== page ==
Who Should Lead Discussions on Racial Justice, Diversity and Inclusion?

Black people shouldn't bear the burden of educating others on racism alone, but their voices still need to be heard

Mónica Marie Zorrilla

Amid million-dollar commitments to racial justice and diversity hire initiatives, agencies have been hosting and participating in panels to address racism. While some of these discussions have been fronted by Black and non-Black people of color, some have not, causing controversy within the business world of who can—or should—have a voice in these panels.

One panel in particular, featuring Brad Grossman, CEO and founder of Zeitguide, and Cindy Gallop, CEO and founder of IfWeRanTheWorld and MakeLoveNotPorn, attempted to address this issue head on, but without any people of color present on the panel also exemplified the very issue they were seeking to tackle. The discussions by Black leaders that followed pointed to how Black people shouldn’t have to bear the burden alone of educating white colleagues on racism, but their viewpoints should be present for a meaningful discussion.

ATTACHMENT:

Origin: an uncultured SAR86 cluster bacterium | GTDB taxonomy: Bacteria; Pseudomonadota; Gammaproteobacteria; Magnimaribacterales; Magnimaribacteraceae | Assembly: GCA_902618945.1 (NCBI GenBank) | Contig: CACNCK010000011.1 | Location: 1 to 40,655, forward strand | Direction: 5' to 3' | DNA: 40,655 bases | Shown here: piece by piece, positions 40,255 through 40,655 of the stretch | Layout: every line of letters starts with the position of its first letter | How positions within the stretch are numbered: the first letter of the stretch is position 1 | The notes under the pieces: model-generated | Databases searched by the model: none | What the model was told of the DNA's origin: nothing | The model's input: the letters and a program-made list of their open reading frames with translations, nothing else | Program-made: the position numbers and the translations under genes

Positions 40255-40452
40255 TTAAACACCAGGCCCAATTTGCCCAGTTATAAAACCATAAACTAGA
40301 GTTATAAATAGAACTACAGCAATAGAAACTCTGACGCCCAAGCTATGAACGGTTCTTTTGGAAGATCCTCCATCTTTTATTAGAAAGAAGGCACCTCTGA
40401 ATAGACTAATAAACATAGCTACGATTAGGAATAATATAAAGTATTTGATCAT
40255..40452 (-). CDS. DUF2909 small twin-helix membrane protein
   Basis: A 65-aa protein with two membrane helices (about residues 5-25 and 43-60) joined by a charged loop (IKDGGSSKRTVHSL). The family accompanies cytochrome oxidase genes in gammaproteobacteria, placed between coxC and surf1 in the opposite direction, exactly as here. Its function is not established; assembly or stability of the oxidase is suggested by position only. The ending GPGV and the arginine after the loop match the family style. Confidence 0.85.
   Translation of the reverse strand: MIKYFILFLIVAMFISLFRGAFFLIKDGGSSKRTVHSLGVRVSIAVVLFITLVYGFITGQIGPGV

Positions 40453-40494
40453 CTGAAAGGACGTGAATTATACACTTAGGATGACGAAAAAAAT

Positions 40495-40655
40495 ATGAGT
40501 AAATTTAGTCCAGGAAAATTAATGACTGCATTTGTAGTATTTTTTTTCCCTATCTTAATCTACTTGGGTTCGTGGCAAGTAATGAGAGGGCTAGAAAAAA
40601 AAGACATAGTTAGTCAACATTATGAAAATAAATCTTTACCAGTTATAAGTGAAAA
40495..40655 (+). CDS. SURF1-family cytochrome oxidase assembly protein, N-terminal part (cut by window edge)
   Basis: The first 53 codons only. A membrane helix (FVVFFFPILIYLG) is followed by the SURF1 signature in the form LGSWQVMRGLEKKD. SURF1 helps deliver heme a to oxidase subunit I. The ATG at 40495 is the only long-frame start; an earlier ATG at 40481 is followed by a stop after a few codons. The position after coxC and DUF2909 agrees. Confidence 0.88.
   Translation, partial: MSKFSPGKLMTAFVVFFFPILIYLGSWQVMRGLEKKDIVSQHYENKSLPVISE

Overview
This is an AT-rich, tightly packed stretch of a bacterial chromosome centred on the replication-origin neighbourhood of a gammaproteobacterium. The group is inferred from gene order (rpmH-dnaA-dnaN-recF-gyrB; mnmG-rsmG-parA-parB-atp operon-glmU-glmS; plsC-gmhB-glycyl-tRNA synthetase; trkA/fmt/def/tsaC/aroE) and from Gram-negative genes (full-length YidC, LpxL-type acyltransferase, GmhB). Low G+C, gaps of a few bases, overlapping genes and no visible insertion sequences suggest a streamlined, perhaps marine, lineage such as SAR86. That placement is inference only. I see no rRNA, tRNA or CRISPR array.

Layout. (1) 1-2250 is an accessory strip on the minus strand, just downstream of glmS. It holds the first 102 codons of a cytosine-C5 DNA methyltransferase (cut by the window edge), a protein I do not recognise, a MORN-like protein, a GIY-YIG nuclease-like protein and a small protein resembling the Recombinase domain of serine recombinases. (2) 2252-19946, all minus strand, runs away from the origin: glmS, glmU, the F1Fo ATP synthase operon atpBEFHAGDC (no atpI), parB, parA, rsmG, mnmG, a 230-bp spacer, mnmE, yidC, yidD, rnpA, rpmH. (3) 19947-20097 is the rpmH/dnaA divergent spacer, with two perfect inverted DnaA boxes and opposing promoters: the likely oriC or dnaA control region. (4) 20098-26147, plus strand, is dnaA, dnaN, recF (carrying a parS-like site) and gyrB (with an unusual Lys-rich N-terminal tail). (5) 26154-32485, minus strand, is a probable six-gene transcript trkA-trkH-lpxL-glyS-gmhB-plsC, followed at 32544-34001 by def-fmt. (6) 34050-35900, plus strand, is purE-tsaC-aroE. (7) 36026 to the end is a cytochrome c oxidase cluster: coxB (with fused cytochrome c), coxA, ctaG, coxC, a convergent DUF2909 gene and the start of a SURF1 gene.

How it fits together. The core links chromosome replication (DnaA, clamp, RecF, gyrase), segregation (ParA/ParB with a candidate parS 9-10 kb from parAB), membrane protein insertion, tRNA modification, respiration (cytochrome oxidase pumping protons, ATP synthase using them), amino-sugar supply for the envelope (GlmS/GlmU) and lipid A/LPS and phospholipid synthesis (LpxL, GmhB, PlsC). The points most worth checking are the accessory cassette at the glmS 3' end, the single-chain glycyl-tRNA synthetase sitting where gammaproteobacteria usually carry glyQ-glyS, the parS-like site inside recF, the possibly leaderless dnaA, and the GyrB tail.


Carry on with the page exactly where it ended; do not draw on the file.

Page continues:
Grossman, who hosts a Culture Class series that aims to “keeps leaders smart, culturally relevant and inspired to rebuild the future,” asked Gallop to join his latest session, “How to End Racism, Sexism and Ageism in the Corporate World.” Gallop, who is one of the leading advocates in the ad industry on those topics, sparked a heated back-and-forth ahead of the session with Piers Fawkes, founder and editor in chief of research and events company PSFK. Fawkes did not think Gallop was qualified to headline the session, even with her ample experience in brand-building and in championing social justice, because the panel lacked someone who was Black to give a first-hand view of the industry’s problems.

Read More